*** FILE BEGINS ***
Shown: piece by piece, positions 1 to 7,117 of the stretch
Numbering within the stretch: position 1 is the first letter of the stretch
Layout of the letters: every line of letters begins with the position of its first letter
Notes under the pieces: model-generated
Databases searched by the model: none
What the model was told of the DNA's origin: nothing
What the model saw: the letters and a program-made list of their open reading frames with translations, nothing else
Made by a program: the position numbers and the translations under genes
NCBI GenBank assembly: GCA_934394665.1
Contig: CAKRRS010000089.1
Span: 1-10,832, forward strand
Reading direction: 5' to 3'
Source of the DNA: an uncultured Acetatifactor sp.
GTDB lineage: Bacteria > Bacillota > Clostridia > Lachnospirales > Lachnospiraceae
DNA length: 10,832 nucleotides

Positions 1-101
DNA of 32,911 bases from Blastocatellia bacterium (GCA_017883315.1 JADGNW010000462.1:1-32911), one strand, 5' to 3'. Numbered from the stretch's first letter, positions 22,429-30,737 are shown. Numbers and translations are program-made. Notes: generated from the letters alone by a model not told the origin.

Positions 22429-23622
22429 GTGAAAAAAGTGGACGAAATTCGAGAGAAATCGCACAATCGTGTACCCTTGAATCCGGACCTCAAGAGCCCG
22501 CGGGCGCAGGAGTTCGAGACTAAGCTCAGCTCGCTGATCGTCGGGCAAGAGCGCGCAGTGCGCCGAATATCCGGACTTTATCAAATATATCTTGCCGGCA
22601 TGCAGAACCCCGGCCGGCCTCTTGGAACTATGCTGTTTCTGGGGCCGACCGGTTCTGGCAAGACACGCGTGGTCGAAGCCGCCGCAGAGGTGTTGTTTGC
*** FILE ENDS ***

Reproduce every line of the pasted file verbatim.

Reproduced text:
Shown: piece by piece, positions 1 to 7,117 of the stretch
Numbering within the stretch: position 1 is the first letter of the stretch
Layout of the letters: every line of letters begins with the position of its first letter
Notes under the pieces: model-generated
Databases searched by the model: none
What the model was told of the DNA's origin: nothing
What the model saw: the letters and a program-made list of their open reading frames with translations, nothing else
Made by a program: the position numbers and the translations under genes
NCBI GenBank assembly: GCA_934394665.1
Contig: CAKRRS010000089.1
Span: 1-10,832, forward strand
Reading direction: 5' to 3'
Source of the DNA: an uncultured Acetatifactor sp.
GTDB lineage: Bacteria > Bacillota > Clostridia > Lachnospirales > Lachnospiraceae
DNA length: 10,832 nucleotides

Positions 1-101
DNA of 32,911 bases from Blastocatellia bacterium (GCA_017883315.1 JADGNW010000462.1:1-32911), one strand, 5' to 3'. Numbered from the stretch's first letter, positions 22,429-30,737 are shown. Numbers and translations are program-made. Notes: generated from the letters alone by a model not told the origin.

Positions 22429-23622
22429 GTGAAAAAAGTGGACGAAATTCGAGAGAAATCGCACAATCGTGTACCCTTGAATCCGGACCTCAAGAGCCCG
22501 CGGGCGCAGGAGTTCGAGACTAAGCTCAGCTCGCTGATCGTCGGGCAAGAGCGCGCAGTGCGCCGAATATCCGGACTTTATCAAATATATCTTGCCGGCA
22601 TGCAGAACCCCGGCCGGCCTCTTGGAACTATGCTGTTTCTGGGGCCGACCGGTTCTGGCAAGACACGCGTGGTCGAAGCCGCCGCAGAGGTGTTGTTTGC